Financials (XLF) - Although profits will likely more than double in 2010, they will remain far below the levels of earlier in the decade, and the sector probably has more political risk than any other. Further, while the ALTAR Score suggests above average appreciation potential, investors should consider the high degree of uncertainty in estimates, as well as the possibility that return on equity (on which our rating is based) may in fact never return to its prior levels.
Health Care (XLV) - Consensus estimates suggest sales growth in 2010 could rebound by double-digits but a dip in margins will limit EPS growth. Further, the apparent trend towards lower profitability (ROE) bears watching because it implies slower earnings growth going forward longer-term. Nonetheless, XLV trades at historically cheap P/E multiples (not to mention at a discount to the S&P500) and enjoys an ALTAR Score well above average.
Industrials (NYSEARCA:XLI) - Sales may pick up modestly this year and next after a devastating double-digit decline in 2009, and with capacity utilization starting to recover margins could improve as well. Expectations have improved markedly in recent months. Still, return on equity is likely to recover only gradually, and in any case valuations appear to already reflect an eventual recovery, resulting in a roughly average ALTAR Score and risk/reward profile for this cyclical sector.
Materials (NYSEARCA:XLB) - Economic troubles in Europe may crimp the global recovery and therefore commodity prices, and as a result earnings estimates for XLB have dipped in the past month, but stock prices have fallen enough recently that the sector enjoys an above-average ALTAR Score. However we fail to see why this sector, subject to the same boom-bust forces as Energy firms (XLE), should enjoy a valuation premium given profitability (ROE) that, on average, is slightly lower.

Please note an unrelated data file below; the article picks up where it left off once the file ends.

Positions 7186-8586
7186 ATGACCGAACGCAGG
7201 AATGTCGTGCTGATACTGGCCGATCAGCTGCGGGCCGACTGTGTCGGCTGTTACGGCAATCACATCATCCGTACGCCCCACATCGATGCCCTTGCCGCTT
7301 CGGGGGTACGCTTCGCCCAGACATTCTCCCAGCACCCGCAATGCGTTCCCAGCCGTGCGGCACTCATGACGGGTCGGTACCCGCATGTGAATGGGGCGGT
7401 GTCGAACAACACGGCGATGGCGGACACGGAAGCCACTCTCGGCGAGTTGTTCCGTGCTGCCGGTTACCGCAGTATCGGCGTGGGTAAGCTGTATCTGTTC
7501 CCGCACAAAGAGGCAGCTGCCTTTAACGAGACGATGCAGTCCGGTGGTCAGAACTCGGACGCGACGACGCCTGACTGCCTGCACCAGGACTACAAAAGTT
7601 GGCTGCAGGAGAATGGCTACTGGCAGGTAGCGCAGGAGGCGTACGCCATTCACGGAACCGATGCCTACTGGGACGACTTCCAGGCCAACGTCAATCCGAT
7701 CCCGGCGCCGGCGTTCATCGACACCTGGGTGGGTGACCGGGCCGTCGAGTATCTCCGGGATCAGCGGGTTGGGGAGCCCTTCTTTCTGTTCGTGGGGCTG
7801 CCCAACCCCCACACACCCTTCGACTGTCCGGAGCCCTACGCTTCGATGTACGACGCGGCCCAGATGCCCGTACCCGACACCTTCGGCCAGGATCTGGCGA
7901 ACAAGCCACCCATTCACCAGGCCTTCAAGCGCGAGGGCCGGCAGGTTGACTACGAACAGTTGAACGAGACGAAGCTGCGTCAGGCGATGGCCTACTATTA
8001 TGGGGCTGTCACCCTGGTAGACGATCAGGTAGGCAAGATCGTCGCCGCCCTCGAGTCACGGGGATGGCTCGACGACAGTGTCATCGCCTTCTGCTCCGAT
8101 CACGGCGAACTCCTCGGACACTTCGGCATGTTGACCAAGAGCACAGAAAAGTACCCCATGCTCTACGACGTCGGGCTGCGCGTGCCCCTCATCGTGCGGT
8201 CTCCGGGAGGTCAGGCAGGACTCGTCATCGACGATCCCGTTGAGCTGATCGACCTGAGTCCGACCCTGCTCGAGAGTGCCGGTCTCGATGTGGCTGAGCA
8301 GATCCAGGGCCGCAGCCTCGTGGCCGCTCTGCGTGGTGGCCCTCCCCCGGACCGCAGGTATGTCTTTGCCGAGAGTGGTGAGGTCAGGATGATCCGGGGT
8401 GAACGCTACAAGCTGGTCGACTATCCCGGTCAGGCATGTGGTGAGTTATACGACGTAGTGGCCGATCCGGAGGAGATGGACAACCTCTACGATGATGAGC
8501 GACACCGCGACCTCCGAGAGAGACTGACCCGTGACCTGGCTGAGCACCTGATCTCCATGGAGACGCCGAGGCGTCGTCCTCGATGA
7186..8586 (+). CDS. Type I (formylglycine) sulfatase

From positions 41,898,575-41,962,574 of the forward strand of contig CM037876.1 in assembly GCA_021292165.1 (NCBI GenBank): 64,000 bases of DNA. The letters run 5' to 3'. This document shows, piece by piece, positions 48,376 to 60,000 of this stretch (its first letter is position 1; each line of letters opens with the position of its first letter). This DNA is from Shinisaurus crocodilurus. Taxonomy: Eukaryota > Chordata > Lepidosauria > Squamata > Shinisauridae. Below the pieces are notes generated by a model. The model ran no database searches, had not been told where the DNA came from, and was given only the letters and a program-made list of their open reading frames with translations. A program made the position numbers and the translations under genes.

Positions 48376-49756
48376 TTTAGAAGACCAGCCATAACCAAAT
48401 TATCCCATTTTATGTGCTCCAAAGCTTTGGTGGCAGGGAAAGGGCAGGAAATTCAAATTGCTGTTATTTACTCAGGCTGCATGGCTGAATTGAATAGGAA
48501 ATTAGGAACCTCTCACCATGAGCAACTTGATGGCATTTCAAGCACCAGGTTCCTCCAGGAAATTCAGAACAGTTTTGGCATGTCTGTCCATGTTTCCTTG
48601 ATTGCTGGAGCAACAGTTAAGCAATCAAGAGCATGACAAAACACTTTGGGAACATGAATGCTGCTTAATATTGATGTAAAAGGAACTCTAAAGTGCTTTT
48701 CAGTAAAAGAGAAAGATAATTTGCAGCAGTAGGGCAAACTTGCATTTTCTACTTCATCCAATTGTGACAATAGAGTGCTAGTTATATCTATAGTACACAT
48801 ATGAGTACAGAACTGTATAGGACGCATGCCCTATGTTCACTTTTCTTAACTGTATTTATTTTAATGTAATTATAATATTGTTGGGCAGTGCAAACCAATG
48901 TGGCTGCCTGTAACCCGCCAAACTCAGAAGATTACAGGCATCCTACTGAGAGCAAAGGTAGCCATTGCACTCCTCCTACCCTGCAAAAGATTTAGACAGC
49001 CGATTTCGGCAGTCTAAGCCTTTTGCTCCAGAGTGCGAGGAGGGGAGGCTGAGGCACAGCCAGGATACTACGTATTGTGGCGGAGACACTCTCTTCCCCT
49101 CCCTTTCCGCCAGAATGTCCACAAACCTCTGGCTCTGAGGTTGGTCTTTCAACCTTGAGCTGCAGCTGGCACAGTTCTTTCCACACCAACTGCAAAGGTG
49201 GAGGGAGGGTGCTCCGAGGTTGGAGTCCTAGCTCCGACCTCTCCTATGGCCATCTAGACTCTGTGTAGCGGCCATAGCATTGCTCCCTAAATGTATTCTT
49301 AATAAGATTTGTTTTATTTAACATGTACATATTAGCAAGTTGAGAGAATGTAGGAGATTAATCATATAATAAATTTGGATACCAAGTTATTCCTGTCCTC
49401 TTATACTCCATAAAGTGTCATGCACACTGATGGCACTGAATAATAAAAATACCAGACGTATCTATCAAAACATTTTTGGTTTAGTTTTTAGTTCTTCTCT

Technology (XLK) - After a relatively mild and short-lived earnings decline, estimates are now rising handsomely. However, disappointments may result this year if Tech firms are unable to achieve the aggressive profit margins implied by analysts' consensus sales and EPS forecasts. In any case, XLK's lofty P/BV multiples more than reflect the sector's average profitability (ROE) resulting in a below-average ALTAR Score, although P/E multiples seem more reasonable.
Utilities (XLU) - Both sales and earnings should return to growth this year in concert with the overall economy, and valuations remain modest resulting in an above-average ALTAR Score. However, the outlook is particularly clouded by potential policy changes, from cap-and-trade emissions limits, nuclear permitting, investments in alternative sources, and higher taxes on dividends. Further, estimates have been declining for months, which is unusual for this sector.
Table 1: EPS estimates, growth rates and P/E ratios
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Disclosure: No positions